Skin Cancer Screening: What You Should Know?

Cancer screening involves the proactive search for signs of cancer without symptoms. A skin cancer screening specifically focuses on a comprehensive examination of the skin to identify potential indicators of skin cancer. Detecting signs of skin cancer can often be achieved through visual observation.

Given the prevalence of skin cancer, regular screenings are vital for early detection, when treatment is most effective. Both healthcare providers and individuals themselves can conduct skin cancer screenings. This involves inspecting the skin for abnormalities in moles, birthmarks, or other areas exhibiting unusual color, size, shape, or texture. If any area appears atypical, further tests may be necessary to determine whether it is cancerous.

The two most common types of skin cancer, basal cell and squamous cell cancers, typically have a low propensity to spread to other body parts, and they are generally curable with treatment. In contrast, though less common, melanoma is more severe due to its increased likelihood of spreading to nearby tissues and other body parts.

What is the Purpose of Skin Cancer Screening?

Skin cancer screening aims to detect potential signs of skin cancer and is not intended for diagnostic purposes. When signs are identified through a screening test, a subsequent skin biopsy may be recommended to confirm the presence of cancer.

Why is a Skin Cancer Screening Necessary?

Medical experts advise individuals to regularly check their skin, particularly starting at 18, as skin cancer is prevalent across all skin types. Regular self-examinations become crucial due to the widespread occurrence of skin cancer.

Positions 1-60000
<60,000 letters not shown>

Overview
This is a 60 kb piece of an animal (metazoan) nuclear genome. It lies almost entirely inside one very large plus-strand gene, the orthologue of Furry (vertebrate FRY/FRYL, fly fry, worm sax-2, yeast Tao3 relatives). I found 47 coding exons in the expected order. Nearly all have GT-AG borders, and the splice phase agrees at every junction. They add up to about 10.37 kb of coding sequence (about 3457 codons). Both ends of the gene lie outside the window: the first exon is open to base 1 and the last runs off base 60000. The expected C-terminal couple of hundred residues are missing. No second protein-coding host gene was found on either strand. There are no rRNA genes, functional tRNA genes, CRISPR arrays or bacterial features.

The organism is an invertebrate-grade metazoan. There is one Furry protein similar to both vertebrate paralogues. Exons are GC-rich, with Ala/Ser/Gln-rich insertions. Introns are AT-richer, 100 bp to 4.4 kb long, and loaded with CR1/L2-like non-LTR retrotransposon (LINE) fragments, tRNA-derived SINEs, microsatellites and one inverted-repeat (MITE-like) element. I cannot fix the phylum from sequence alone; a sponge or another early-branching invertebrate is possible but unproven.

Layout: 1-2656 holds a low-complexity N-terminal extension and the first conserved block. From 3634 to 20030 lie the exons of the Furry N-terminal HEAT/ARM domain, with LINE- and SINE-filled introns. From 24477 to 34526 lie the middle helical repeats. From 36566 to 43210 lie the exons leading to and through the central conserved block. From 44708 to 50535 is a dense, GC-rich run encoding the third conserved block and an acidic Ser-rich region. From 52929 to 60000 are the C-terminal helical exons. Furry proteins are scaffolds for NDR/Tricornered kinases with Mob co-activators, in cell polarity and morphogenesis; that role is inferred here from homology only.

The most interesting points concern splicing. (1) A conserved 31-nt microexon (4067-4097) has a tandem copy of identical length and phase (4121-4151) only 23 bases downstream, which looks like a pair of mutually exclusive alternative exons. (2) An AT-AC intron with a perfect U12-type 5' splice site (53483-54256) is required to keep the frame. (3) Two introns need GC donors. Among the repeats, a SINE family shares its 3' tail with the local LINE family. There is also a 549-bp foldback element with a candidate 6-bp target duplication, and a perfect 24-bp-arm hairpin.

A skin cancer screening with a healthcare provider or dermatologist specializing in skin disorders is recommended if:

  • Suspicious skin areas are identified during a self-exam.
  • There is a history of skin cancer, warranting regular yearly screenings with a provider or dermatologist.

There is an elevated risk of developing skin cancer, indicated by factors such as:

For All Types of Skin Cancer:

  • Regular exposure to natural sunlight or artificial sunlight, like tanning beds.
  • Pale skin that is prone to burning easily and develops freckles.
  • Skin that either tans minimally or does not tan at all.
  • Blond or red hair.
  • Light-colored eyes, including blue or green.

For Basal or Squamous Cell Cancer:

  • History of actinic keratosis, characterized by thick, scaly skin patches.
  • Exposure to radiation therapy.
  • Weakened immune system.
  • Exposure to arsenic.

For Melanoma:

skin cancer

  • History of frequent blistering sunburns, particularly during childhood or adolescence.
  • Personal and family health history of melanoma.
  • A family medical background with atypical moles, such as Gorlin syndrome or xeroderma pigmentosum.
  • Presence of several large or numerous small moles.